Transfer hummus to a bowl and keep refrigerated.


January 24, 2013

West African Vegetable Stew


For those of you living in areas that have been hit by the arctic cold weather this past week, I think you'll appreciate today's post for a big pot of healthy vegetable stew!  I made this on Sunday night and with six servings to enjoy, it's been getting me through the deep freeze this week (although I sadly just ate up my last serving for lunch today).

Ever since my trips to Zambia and Kenya this past year, I've been wanting to try cooking more African-inspired dishes.  So I was intrigued when I noticed a recipe for "mafe" in one of my new cookbooks and learned that it is a West African peanut stew traditionally made with meat, but this version was adapted to be vegetarian.

I combined that recipe with a similar one in another cookbook to come up with this variation on mafe.  The base of the stew is a flavourful blend of onion, garlic, ginger, and hot peppers.  Next, you add a mixture of vegetables - I used sweet potato, green pepper, okra, tomatoes and cabbage, which are cooked in vegetable broth and apple juice. Finally, you stir in some cilantro and a generous amount of peanut butter to thicken the broth a bit.


I was a bit nervous adding the cabbage and okra to this dish because I'm not really used to cooking with them. I also know that okra has kind of a bad reputation for being a slimy vegetable, but I had tried it in Zambia and loved it, so I was willing to give it a chance here!

And I was glad that I did - the okra basically blended in to mix with the other vegetables, adding some mild taste and texture without being too noticeable.  Actually, the okra and cabbage ended up being my favourite bits to eat in this stew!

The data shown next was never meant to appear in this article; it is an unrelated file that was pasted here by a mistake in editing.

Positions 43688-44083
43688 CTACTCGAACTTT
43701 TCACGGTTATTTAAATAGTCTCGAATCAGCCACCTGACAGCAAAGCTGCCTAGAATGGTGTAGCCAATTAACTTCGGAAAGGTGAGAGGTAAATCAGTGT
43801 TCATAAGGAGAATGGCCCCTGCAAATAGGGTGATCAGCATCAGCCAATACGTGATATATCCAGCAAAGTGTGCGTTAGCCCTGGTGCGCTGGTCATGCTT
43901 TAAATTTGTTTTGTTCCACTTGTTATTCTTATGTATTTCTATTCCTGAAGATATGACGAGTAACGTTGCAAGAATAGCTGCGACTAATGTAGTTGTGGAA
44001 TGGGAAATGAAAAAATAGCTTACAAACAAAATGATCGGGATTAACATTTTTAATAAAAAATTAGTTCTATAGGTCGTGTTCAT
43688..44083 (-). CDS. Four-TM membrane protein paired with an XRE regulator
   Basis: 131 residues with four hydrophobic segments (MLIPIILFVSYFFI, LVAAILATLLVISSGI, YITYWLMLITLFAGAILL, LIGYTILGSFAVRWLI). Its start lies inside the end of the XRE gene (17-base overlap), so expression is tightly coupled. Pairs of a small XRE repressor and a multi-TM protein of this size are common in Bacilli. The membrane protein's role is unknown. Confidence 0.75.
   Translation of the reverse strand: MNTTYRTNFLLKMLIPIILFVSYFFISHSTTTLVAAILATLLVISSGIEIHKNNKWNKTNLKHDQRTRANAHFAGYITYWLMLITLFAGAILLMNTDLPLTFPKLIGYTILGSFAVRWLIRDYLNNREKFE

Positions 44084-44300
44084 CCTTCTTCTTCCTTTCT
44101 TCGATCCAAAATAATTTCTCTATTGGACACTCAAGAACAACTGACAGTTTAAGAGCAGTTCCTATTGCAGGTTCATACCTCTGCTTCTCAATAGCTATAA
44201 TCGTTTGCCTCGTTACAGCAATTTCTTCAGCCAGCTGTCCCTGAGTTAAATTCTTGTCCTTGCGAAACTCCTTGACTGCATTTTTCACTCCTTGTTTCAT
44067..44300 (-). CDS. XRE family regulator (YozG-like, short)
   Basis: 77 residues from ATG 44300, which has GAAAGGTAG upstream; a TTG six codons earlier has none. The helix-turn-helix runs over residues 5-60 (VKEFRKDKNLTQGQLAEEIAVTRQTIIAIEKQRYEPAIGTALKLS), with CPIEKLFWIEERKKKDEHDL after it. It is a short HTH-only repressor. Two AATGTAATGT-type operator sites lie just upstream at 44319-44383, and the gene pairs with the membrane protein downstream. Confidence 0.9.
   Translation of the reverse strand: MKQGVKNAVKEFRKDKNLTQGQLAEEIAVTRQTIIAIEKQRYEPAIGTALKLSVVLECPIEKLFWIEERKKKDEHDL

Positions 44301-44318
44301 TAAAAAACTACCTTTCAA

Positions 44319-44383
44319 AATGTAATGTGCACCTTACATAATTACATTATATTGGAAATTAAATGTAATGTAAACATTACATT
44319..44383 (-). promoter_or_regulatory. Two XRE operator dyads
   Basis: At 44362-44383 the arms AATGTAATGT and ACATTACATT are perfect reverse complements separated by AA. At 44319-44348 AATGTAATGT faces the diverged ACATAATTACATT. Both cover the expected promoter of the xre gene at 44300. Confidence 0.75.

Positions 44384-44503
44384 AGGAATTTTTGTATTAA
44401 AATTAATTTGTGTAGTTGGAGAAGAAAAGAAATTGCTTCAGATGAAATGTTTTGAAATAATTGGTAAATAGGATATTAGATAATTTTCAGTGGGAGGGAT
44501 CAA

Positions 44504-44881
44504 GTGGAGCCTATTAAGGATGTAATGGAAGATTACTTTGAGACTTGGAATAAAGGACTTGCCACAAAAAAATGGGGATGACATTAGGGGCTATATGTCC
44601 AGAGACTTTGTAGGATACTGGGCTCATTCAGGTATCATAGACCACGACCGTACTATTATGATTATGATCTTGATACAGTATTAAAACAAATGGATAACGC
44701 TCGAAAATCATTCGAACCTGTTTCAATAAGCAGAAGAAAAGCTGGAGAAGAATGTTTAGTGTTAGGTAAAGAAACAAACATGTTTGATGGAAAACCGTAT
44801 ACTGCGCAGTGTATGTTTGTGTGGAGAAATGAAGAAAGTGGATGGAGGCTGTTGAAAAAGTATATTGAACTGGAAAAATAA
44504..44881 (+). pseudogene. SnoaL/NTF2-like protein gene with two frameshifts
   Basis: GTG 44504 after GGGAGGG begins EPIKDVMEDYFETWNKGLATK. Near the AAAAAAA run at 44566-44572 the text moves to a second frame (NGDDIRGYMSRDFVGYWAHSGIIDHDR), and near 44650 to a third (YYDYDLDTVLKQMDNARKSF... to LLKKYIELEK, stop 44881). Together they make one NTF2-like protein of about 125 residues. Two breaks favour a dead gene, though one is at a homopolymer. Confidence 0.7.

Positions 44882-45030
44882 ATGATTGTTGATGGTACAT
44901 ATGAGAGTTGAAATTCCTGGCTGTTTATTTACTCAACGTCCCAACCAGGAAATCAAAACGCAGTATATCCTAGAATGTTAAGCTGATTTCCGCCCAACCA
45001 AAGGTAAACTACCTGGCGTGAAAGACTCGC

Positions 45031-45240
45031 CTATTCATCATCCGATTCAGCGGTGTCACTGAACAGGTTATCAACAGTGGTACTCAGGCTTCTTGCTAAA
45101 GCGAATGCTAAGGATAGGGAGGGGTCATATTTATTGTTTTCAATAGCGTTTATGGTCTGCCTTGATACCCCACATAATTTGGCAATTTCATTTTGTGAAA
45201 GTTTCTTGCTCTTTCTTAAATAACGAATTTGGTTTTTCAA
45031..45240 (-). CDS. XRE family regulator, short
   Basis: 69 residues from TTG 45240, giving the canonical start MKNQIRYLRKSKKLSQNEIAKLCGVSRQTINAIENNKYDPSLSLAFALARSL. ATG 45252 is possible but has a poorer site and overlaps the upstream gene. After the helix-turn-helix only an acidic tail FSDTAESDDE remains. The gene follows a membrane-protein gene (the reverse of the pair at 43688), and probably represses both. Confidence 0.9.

This was definitely the kind of hearty dish that I needed this week - it both warmed me up and filled me up, and had a nice spicy heat to it that wasn't overpowering but still left me with a runny nose! Serve with some rice or couscous to help soak up the broth, and you've got a nice winter meal to enjoy!


West African Vegetable Stew
Adapted from Ripe From Around Here and Vegan Eats World

1.5 tbsp vegetable oil
2 small yellow onions, diced
2 cloves garlic, minced
2 jalapenos, minced
1-inch piece of ginger, peeled and minced
1 large sweet potato, peeled and diced into ½” cubes (about 3 cups)
1 tsp cumin
1 green pepper, diced
1/2 a small head of cabbage, chopped and core removed
2 medium tomatoes, chopped
3 cups vegetable broth
1 cup unsweetened apple juice
1/2 tsp salt
1.5-2 cups chopped fresh okra
1/2 cup peanut butter
1/4 cup chopped fresh cilantro, plus more for serving
4-6 tbsp chopped peanuts
Cooked rice or couscous for serving

Heat the oil in a large sauce pan over medium heat.  Add the onions and cook for about 10 minutes, stirring occasionally, until softened and starting to brown. Add garlic, jalapenos, ginger, and sweet potato. Stir in the cumin. Cover and cook for about 3 minutes.

Add the green pepper, cabbage, tomatoes, broth, apple juice, and salt. Simmer on medium heat, covered, for about 15 minutes, stirring occasionally. Add the okra and cook for 5 more minutes.

Place the peanut butter in a small bowl. Take about ½ cup of the hot broth and add it to the bowl. Stir until mixture is smooth, then transfer back to the pot and stir to mix it in.

Remove from heat and stir in cilantro.  Let cool slightly.  Serve over rice or couscous. Top each serving with a sprinkle of chopped peanuts, chopped cilantro and season with additional salt and pepper if desired.

Makes 5-6 servings

January 21, 2013

Paneer & Spinach Quesadillas with Cilantro Chutney


After making my "PLT" sandwiches, I wanted to come up with another use for the rest of my paneer cheese, and my first thought was to use it in quesadillas!

I took my inspiration for these quesadillas from one of my favourite things that I ate when I was in India - parathas.  Parathas are basically an Indian flatbread stuffed with a variety of fillings, from the classic potato (aloo) paratha to more unique combinations like cauliflower and daikon, or onion with mushrooms.

One of my favourite parathas to order used to be paneer with spinach (also known as palak-paneer paratha), cooked until the outside is golden brown and served with spicy green chutney and cool yogurt. Here's a look at my actual order from a paratha restaurant in India:


While I could have attempted to recreate this at home, I decided to try to take the filling ingredients and use them in tortillas shells instead to make these quesadillas!